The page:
Linux Security for Beginners
Security is one of the biggest issues on the Internet today. It affects everyone in one way or another. If you use Linux, it should be a big concern to you. You may think security is for system administrators managing 20 or more machines and not for the average user with a simple PPP link to the Internet. This may in fact be true, for the chances of anything happening are rare. Are you willing to take a chance and trust the security of your system right out of the box?
Ignorance on your part may turn into a powerful tool in the hands of a cracker willing to compromise your system. Is knowing every in and out truly necessary to keep your system secure enough for safe usage? Not really, but one of the best things you can do is become aware of what is available. Many people are intimidated by the subject, since it covers a wide area, but you don't have to be a security guru to be safe. On the other hand, you do need to be willing to get your hands a little dirty.
Before talking about security, the basic underlying principles of the TCP/IP protocol suite must be understood. There are two parts to TCP/IP: tcp and udp. I won't go into great detail about the difference between them—mainly, tcp is connection-oriented and udp is connectionless. Both have their advantages and disadvantages, and both are used differently.
These two protocols are the underlying base for applications run over TCP/IP networks. Each machine connected to a TCP/IP network has its own IP address to uniquely identify it. Each application has its own port number on that IP address. A normal connection to the Internet is no different, since it could be considered a giant TCP/IP network. The two files which govern an application's port and protocol are /etc/services and /etc/protocol. The first, /etc/services, identifies the machine's services and the port number and protocol for each particular service. The second file, /etc/protocol, simply identifies the protocols used in /etc/services.
These two files identify only each service, its port number and its protocol. Where is the application? Instead of having an application running in the background listening for its respective port and protocol and perhaps generating hundreds of daemons, we have only one: inetd. inetd listens for each service, and when it notices a remote host making a call, it spawns the application bound to that port number. How does inetd know which application goes with which service? It uses its configuration file, /etc/inetd.conf. This file matches the service found in /etc/services with an application found on the system.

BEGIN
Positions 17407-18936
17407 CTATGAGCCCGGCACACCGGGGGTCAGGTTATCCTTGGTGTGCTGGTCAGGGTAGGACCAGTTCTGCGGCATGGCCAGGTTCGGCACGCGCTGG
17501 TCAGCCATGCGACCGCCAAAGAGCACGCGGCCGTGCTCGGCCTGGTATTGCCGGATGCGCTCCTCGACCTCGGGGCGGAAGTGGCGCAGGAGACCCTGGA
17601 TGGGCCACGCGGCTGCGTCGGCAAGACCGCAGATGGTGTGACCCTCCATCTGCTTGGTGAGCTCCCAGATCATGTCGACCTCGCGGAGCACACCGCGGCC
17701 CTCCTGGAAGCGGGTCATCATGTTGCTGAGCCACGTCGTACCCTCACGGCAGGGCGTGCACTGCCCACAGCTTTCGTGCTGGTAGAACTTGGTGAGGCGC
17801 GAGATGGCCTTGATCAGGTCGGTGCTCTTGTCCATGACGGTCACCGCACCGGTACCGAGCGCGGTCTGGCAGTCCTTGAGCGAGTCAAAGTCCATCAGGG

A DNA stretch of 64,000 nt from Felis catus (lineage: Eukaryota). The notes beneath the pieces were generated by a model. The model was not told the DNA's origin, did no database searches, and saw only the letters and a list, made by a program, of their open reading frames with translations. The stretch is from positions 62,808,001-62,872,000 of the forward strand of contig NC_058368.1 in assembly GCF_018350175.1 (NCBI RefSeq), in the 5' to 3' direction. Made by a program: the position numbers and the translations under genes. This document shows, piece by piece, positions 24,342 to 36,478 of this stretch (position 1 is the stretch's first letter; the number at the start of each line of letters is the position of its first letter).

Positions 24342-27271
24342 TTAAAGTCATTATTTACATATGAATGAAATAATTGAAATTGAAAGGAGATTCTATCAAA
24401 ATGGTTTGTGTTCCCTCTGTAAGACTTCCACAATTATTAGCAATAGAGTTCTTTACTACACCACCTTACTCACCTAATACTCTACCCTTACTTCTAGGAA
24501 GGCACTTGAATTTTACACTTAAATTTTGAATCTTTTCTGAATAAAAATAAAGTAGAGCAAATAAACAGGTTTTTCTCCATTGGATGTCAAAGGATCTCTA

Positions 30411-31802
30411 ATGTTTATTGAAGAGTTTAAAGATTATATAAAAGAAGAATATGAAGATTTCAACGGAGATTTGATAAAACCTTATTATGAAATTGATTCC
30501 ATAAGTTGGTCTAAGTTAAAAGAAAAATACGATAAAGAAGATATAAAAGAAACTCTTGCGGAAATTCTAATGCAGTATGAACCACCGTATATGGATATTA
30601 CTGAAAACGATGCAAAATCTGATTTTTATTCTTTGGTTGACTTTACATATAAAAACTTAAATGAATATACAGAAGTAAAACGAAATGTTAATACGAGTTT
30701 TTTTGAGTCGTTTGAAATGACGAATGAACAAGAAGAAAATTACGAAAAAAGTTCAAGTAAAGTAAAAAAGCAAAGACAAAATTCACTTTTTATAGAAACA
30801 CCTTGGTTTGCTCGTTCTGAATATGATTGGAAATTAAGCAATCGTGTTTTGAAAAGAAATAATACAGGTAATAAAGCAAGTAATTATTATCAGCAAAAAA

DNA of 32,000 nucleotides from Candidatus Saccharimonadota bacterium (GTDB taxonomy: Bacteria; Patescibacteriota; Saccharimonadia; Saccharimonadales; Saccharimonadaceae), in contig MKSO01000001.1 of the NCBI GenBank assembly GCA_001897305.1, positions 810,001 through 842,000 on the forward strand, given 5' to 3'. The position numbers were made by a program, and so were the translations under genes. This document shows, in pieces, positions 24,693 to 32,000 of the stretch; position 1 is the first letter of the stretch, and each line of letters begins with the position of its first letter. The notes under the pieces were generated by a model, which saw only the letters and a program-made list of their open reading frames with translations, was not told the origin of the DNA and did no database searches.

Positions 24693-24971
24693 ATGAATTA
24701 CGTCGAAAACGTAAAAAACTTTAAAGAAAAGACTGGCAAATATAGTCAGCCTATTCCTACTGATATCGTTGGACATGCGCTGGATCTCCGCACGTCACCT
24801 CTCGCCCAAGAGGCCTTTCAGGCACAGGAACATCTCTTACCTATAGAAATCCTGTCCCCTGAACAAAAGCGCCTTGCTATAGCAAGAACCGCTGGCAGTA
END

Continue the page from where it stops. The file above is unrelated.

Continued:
For example, let's take a look at a small chunk of that file:
ftp stream tcp nowait root /usr/sbin/ftpd in.ftpd\ -l telnet stream tcp nowait root /usr/sbin/telnetd\ in.telnetd finger stream tcp nowait bin /usr/sbin/fingerd\ in.fingerd
You may be familiar with some of these common Internet applications. But what does all this mean? Beginning with the first column, the variables correspond to the service, the socket type (depends on tcp or udp), the protocol to be used, wait or nowait (depends on tcp or udp), user field, the application or server to be called, and the arguments passed to the application.
Where is the security problem in all this? All of these services offer some kind of access to your system and are the principal means by which a cracker can compromise your system. How do we police it? Let us look again at the fields of the code chunk shown above. The first field, representing the service, can be understood with common sense. If you won't be using that service, there is no reason to offer it. If no one besides yourself will be using your box, comment the line out of your /etc/inetd.conf file. The same thing applies to those services that run independently of inetd, such as web servers (httpd) and mail servers (sendmail). Each has its own daemon running in the background which must be killed to eliminate them as potential security risks.
The next field of concern is the user field. Run applications under the least privileged user possible. If an application doesn't require root to run properly, don't run it with root privileges.
The last field of concern is the most important for those services you do require to be available. My example above works fine when offering those services, but inetd doesn't give you much control. A far better alternative comes with most Linux distributions: tcpd. This daemon wrapper is executed instead of your usual server application, and offers far more protection. It will log requests for services to syslog, and it can allow and deny hosts based on rules specified in the /etc/hosts.allow and /etc/hosts.deny files. The rules can do very complex things you wouldn't normally be able to do, such as allowing or denying certain services for certain hosts. It can also trigger applications based on access of services or requests by remote hosts. The list of possibilities is endless. Details on this subject can be found in the August 1997 Linux Journal (issue 40) in the excellent article entitled “Wrap a Security Blanket Around Your Computer” by Lee Brotzman. Many security and administration books covering this subject are also available.
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